Query Pipelining with MariaDB Connector/Node.js (Promise API)

Node.js developers can connect to MariaDB Enterprise using MariaDB Connector/Node.js through the Callback API to pipeline queries.

Query Pipeline

Query Pipelining is available to the Promise API through the pipelining connection option in the createConnection() function.

When pipelining queries, MariaDB Connector/Node.js uses optimistic send, where all SQL statements within a transaction are sent together in FIFO (First In First Out) order, without waiting for a response to indicate whether or not the preceding statement was successful.

Query pipelining is useful when sending query requests to a remote server at a great network distance.

Transactions are recommended when using query pipelining, as an individual SQL statement cannot be prevented from running if another statement fails or encounters an error condition, since the statements are sent in bulk.

Code Example: Query Pipelining

The following example shows how to use query pipelining to add and update data to the example table:

const mariadb = require("mariadb");

// Main Function
async function main() {
   let conn;

   try {

      // Establish Connection (with query pipelining set)
      conn = await mariadb.createConnection({
         host: "",
         user: "db_user",
         password: "db_user_password",
         database: "test",
         pipelining: true,

      var contacts = [
         ["John", "Smith", "john.smith@example.com"],
         ["Jon", "Smith", "jon.smith@example.com"],
         ["Johnny", "Smith", "johnny.smith@example.com"],

      const update = {
         first_name: "John",
         email: "johnsmith@example.com",

      await addContactsInPipeline(conn, contacts, update);

   } catch (err) {
      // Manage Errors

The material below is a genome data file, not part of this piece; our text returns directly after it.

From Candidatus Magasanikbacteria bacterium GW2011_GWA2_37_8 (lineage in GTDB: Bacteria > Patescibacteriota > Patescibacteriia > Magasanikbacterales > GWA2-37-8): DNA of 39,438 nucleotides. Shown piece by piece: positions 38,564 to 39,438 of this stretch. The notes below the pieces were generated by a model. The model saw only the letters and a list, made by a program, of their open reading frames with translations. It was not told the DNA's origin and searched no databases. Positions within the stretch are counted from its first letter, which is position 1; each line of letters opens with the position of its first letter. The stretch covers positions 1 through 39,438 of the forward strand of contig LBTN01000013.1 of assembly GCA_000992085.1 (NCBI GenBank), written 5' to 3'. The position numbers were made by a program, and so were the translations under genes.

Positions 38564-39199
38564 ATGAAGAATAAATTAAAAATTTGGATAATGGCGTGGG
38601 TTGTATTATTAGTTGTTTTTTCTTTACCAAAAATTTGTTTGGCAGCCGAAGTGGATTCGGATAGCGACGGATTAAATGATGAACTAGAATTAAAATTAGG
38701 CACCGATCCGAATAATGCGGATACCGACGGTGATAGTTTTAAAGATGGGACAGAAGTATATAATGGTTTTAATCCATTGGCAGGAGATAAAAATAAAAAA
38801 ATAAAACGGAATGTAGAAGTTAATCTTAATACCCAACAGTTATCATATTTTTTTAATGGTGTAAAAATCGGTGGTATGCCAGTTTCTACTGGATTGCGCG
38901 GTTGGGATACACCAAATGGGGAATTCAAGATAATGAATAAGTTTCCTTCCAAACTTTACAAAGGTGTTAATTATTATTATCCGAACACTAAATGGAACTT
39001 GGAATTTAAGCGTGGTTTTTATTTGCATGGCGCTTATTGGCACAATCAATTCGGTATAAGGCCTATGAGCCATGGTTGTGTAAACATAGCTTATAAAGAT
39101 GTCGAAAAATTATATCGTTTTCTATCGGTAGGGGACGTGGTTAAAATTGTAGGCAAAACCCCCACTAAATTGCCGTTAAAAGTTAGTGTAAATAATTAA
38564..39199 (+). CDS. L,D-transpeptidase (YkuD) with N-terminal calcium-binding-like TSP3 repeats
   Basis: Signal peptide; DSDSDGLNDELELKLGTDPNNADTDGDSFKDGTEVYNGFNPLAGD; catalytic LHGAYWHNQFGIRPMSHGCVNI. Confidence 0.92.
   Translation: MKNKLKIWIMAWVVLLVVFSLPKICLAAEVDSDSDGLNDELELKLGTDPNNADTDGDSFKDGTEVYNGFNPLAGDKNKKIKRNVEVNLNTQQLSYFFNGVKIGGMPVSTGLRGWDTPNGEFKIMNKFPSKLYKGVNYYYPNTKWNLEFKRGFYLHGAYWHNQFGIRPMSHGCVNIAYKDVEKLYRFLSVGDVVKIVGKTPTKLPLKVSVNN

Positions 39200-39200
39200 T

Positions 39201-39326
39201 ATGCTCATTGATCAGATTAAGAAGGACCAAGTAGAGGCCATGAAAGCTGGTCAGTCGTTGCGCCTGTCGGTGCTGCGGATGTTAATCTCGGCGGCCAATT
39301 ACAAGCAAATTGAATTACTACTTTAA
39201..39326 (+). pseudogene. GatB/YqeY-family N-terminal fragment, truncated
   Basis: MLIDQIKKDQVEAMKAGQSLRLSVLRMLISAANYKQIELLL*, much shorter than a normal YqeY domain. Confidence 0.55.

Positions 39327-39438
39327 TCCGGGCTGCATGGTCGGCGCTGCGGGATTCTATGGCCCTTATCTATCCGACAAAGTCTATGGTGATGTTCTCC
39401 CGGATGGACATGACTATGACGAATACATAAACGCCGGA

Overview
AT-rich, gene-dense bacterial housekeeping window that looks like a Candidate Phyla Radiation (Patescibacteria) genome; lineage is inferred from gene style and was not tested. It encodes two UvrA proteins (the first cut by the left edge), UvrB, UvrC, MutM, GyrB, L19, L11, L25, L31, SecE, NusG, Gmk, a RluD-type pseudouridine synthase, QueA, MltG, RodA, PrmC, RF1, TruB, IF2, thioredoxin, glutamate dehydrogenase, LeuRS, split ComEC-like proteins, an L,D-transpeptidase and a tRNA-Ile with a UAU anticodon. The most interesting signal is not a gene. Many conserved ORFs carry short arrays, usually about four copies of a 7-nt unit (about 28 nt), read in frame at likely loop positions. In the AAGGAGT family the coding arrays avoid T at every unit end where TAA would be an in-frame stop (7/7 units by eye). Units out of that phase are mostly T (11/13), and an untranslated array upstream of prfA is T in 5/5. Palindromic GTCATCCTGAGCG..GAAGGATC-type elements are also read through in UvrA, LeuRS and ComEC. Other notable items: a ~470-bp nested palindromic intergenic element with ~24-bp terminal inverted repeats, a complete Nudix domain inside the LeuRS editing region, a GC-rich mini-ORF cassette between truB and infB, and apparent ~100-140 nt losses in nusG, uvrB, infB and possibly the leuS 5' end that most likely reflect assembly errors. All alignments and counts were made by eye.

console.error("Error connecting to MariaDB Enterprise with pipeline: ", err);
   }  finally {
      // Close Connection
      if (conn) conn.close();

async function addContactsInPipeline(conn, data, update) {
   try {

      // Start Transaction
      await conn.beginTransaction();

      try {
         // Contact
            "INSERT INTO test.contacts(first_name, last_name, email) VALUES(?, ?, ?)",

         // Update
         await conn.query(
            "UPDATE test.contacts SET email = ? WHERE first_name = ?",
            [update.email, update.first_name]

         // Commit Changes
         await conn.commit();
      } catch (err) {
         console.error("Error adding user, reverting changes: ", err);
         await conn.rollback();
         throw err;
   } catch (err) {
      console.error("Error starting a transaction: ", err);
      throw err;

  • Two SQL statements are pipelined; one to add data and the other to update data.

  • MariaDB Connector/Node.js uses the beginTransaction() function to initiate a transaction.

  • MariaDB Connector/Node.js uses the batch() function with an INSERT statement to add a series of rows to the database.

  • MariaDB Connector/Node.js uses the query() function with an UPDATE statement to update the database, it then waits for the update operation to complete before moving on.

  • MariaDB Connector/Node.js commits the transaction then waits for the operation to complete.

  • The catch() block catches any errors raised by the operation. If an error occurs, the Connector reports it and rolls back the transaction.

  • MariaDB Connector/Node.js closes the connection with conn.close() to free up resources.

Confirm the data was properly added and updated by using MariaDB Client to execute a SELECT statement:

SELECT * FROM test.contacts;
| id | first_name | last_name | email                    |
|  1 | John       | Smith     | johnsmith@example.com    |
|  2 | Jon        | Smith     | jon.smith@example.com    |
|  3 | Johnny     | Smith     | johnny.smith@example.com |